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Applied Animal Nutrition: Feeds and Feedingby Peter R. Cheeke
The objective of this book is to describe the properties of feedstuffs used in the feeding of domestic animals and to provide information on feeding practices for a variety of domestic and exotic animal species. It is intended that the book be suitable as a text for undergraduate students, at both university and junior college levels. It should also be useful to professional animal nutritionists, extension agents, veterinarians, and livestock producers.
Recognizing this diverse audience, I have endeavored to make the presentation of subjects technically complete but not technically difficult. The writing style is one that should help accomplish this goal. Detailed discussion of metabolic pathways and use of chemical structures and terminology have been avoided. My philosophy is that these topics are better presented in a book on principles of nutrition, rather than in one on feeds and feeding. The literature citations are recent and serve as an entry to the literature for those who need more detailed information. Where possible, literature citations are from major journals that should be available at most university and college libraries. References are cited extensively in the text to introduce and/or reinforce the concept of documenting statements with verifiable data from peer-reviewed scientific journals.
Chapters dealing with the nutrition and feeding of the various livestock species have been contributed by leading specialists in each area. Although for the first two editions I was the sole author of the entire text, the complexity of contemporary animal nutrition has necessitated the input of specialists. I have endeavored to integrate their contributions so as to maintain a uniform writing style.
Animal agriculture is undergoing rapid industrialization and globalization, providing new challenges and opportunities. More than ever before, students should have some exposure to the implications of the global economy on their field of study. Various contentious issues impact animal feeding and nutrition. The emergence of BSE or "mad cow disease" in Great Britain has focused worldwide attention on the use of meat meal as a feed for livestock. E. coli contamination of beef has drawn public attention to the use of chicken excreta as an animal feedstuff. Harvesting fish and krill (Antarctic shrimp) for use as animal feed has raised environmental concerns. These types of contemporary issues, which impact animal feeding, are discussed throughout the book.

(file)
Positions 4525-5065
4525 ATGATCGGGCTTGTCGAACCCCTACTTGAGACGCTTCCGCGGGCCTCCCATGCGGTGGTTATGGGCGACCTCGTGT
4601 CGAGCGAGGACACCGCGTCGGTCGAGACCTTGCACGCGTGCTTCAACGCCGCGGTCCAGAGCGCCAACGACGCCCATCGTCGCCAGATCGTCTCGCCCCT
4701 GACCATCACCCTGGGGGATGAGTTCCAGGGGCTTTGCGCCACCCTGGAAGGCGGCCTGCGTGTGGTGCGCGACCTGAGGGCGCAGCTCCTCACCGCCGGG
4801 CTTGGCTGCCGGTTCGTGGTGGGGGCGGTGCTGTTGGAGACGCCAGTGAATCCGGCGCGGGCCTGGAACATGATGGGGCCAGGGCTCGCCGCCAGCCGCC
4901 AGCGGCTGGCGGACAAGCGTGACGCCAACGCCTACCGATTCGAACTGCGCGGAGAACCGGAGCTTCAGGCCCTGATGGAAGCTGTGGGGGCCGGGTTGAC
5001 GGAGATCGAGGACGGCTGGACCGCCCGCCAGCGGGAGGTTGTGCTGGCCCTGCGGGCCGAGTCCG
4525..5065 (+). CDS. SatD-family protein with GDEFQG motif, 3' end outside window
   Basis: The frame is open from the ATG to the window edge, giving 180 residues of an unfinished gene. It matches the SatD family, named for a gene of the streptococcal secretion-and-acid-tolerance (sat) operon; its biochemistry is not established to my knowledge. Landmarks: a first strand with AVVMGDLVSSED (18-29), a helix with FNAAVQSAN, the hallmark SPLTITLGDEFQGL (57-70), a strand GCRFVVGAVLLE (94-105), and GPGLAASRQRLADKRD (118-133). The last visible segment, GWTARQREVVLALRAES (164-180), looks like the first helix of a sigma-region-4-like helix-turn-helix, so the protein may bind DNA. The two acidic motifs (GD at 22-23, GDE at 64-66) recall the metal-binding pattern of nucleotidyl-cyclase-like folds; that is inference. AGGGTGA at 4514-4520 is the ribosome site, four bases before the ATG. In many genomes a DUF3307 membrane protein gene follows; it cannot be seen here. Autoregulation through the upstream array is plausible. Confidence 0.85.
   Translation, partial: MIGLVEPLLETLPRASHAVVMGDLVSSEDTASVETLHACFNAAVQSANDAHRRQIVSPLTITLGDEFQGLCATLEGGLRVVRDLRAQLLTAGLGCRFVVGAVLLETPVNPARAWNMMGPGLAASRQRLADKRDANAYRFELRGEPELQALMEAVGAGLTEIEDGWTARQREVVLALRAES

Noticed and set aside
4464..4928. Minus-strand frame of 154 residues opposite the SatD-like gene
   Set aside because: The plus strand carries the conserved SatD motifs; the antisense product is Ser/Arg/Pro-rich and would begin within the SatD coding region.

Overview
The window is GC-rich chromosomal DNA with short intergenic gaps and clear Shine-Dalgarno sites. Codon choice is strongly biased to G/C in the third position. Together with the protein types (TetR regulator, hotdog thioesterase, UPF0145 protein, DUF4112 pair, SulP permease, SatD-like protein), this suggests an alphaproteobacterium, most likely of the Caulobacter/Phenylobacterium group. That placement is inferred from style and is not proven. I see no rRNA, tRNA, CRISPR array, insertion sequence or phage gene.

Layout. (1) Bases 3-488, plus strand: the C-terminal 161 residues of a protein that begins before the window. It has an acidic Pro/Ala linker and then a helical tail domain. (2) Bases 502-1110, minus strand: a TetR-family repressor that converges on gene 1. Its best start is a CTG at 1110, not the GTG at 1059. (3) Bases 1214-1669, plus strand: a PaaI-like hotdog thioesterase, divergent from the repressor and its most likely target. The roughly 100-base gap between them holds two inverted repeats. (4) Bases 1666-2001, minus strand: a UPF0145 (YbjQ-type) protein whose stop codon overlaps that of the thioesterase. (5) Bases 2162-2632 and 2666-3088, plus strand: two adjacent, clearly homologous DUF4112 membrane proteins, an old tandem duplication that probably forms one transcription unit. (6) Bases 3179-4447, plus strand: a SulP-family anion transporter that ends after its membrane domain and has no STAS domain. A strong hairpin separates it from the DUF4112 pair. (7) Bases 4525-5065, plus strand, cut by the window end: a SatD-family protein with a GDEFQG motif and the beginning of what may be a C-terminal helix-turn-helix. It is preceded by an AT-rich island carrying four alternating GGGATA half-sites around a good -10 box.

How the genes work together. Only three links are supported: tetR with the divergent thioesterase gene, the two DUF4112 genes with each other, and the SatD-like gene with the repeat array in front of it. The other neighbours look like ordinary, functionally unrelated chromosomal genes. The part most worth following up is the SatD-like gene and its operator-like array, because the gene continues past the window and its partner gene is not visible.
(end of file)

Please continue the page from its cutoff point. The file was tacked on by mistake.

Awareness of environmental and ecological effects of livestock production is critical to animal science students if they are to be adequately prepared for coping with the challenges of the twenty-first century. These challenges include the continually increasing human population coupled with rising expectations for an improved diet, the emergence of a global economy, increased public concerns about exploitation of natural resources and environmental degradation, and continuing food safety concerns, many involving animal products (e.g., microbial contamination, BSE). Air, water, and soil pollution associated with intensive animal production is becoming a major issue. Aspects of "ecological nutrition" with nutrient management used to minimize environmental impacts of animal production are discussed. Thus, I have endeavored to discuss animal feedstuffs within the larger framework of societal values and concerns. In keeping with the public mood and my own biases, the treatment of contemporary issues has an environmentally friendly slant. We should recognize that many students today have a sincere and very strong interest in preserving the environment and are turned off by a strictly economic "least cost, most efficient" bottom line.